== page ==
Do flying spiders fly around all the time? No, they do not. They spend their days hiding and their nights guarding their webs, waiting to eat any insects they catch. The spiders balloon or fly only when they need to travel to a new feeding ground. This may happen when insects become scarce in an area or when there is a lot of competition from other spiders.
Would a flying spider land on you? Probably not. The spiders are blown by the wind; they cannot control their flight. If one were to land on you, it would be a simple accident. It would likely not stay on you long. Rather, it would drop to the ground or take flight once again, still searching for an ideal home.
Are Flying Spiders Poisonous?
All spiders have venom which they use to immobilize their prey. Flying spiders, however, are not likely to bite humans, even when they exist in large numbers near human habitations. The spiders may bite if they feel threatened, for instance, if you disturb their webs or try to hold them in your hand. If you are bitten, their venom is less powerful than that of a honey bee, sometimes compared to a mosquito bite. The bites heal quickly and usually do not require medical attention.
Is There Going to Be a Flying Spider Invasion?
The simple answer to this question is no, there is not going to be an invasion of flying spiders. Flying spiders have lived in the Northern Hemisphere for untold centuries. If you happen to see a flying spider where you live, it and its ancestors have likely been there all along.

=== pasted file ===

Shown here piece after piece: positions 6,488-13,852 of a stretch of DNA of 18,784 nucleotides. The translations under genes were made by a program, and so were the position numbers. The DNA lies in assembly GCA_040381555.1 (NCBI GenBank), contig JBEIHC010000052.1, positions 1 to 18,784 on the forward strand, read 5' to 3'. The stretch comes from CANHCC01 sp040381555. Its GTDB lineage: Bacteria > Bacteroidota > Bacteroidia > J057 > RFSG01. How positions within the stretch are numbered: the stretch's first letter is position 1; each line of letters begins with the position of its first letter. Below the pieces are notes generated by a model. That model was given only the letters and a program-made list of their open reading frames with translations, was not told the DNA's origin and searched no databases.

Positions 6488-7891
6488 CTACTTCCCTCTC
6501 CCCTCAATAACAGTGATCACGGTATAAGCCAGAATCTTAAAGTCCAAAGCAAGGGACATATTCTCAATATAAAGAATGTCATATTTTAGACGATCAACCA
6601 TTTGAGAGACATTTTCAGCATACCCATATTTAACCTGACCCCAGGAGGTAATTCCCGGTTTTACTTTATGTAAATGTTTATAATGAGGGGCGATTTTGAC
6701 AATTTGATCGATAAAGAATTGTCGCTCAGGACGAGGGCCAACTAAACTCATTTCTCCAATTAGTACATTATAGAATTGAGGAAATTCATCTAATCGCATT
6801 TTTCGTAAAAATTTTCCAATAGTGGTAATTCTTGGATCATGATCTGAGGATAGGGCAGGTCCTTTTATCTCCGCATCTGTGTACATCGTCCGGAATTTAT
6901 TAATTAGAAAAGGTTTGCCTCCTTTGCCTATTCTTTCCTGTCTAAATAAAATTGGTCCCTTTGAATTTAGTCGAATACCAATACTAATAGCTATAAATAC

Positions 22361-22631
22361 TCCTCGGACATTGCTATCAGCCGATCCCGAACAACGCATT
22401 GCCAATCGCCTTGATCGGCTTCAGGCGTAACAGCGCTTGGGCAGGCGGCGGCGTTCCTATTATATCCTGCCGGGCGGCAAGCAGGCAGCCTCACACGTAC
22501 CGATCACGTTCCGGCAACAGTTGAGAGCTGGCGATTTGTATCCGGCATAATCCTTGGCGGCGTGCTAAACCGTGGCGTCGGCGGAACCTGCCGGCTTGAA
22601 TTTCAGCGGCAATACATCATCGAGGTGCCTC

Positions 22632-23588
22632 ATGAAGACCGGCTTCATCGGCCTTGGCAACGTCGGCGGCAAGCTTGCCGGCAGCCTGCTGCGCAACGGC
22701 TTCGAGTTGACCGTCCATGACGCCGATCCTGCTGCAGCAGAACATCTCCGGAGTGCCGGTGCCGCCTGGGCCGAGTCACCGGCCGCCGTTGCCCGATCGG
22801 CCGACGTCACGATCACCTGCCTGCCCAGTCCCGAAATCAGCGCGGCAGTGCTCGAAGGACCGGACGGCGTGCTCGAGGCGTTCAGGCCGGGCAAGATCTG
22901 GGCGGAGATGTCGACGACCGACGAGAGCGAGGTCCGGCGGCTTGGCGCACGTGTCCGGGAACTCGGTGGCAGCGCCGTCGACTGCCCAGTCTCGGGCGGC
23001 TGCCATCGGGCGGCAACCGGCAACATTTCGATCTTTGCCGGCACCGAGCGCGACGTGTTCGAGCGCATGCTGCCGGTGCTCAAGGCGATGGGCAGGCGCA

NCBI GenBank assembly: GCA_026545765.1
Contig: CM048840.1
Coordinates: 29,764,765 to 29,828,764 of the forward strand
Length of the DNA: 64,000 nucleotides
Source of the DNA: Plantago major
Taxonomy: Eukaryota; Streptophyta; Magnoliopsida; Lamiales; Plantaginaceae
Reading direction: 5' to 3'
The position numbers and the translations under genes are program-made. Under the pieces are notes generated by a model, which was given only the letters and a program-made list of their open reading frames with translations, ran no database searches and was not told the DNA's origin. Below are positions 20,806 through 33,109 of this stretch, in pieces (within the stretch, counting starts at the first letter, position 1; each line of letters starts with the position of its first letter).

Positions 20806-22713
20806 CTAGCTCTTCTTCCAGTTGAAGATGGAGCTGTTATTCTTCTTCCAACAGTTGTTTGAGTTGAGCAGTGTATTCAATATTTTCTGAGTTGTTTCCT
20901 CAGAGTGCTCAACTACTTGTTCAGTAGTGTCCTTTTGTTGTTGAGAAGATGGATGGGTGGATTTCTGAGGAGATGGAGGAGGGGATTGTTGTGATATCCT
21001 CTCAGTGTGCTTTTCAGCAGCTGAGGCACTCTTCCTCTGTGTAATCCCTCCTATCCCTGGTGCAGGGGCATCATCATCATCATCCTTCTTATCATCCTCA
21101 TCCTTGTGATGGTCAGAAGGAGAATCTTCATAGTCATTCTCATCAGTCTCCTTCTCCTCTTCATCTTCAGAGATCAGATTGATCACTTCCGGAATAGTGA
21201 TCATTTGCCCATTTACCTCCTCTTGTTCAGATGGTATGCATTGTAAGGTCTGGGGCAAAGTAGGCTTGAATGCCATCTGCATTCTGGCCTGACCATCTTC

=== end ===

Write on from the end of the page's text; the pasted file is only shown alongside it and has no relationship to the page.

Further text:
If you live in Chicago or another area that sees the “spider phenomenon,” the occurrence of spiders taking to the wind will last only a short period of time. Even when the spiders land, they will simply build webs near outdoor lights or on window sills. They will not invade your home as in a horror movie.
Flying spiders are also territorial; they are not social spiders. They may build webs beside one another, but females do not allow other females to enter their webs. This territoriality limits how many flying spiders may inhabit an area.
There are also natural predators that help control the flying spider population. A scuttle fly called Phalacrotophora epeirae feeds on the eggs of the flying spider. In southern Europe, a hunting wasp called Trypoxylon attenuatum preys on the adult spiders. It paralyzes the spider, brings it back to its nest, and lays an egg inside the spider’s body. The wasp larvae then feed on the spider after hatching.
What Are Some Interesting Facts About Flying Spiders?
- Each flying spider lives about one and a half years. In that time, a female spider can produce 15 sacs of eggs. Female spiders may eat the male spiders if other insect prey is scarce.
- Flying spiders are more active than some other spiders and they like to explore new environments. This may have lead to them becoming so common in cities spread across a large area of the world.
- Male flying spiders can biologically change into females if there are not enough females in the population. This is known as protandry.
Flying spiders are nothing to be afraid of. They exhibit marvelous behaviors that make them unique in the animal kingdom. If you see a flying spider or a group of them as in the “Chicago Phenomenon,” take a good look, because there is no reason to be scared.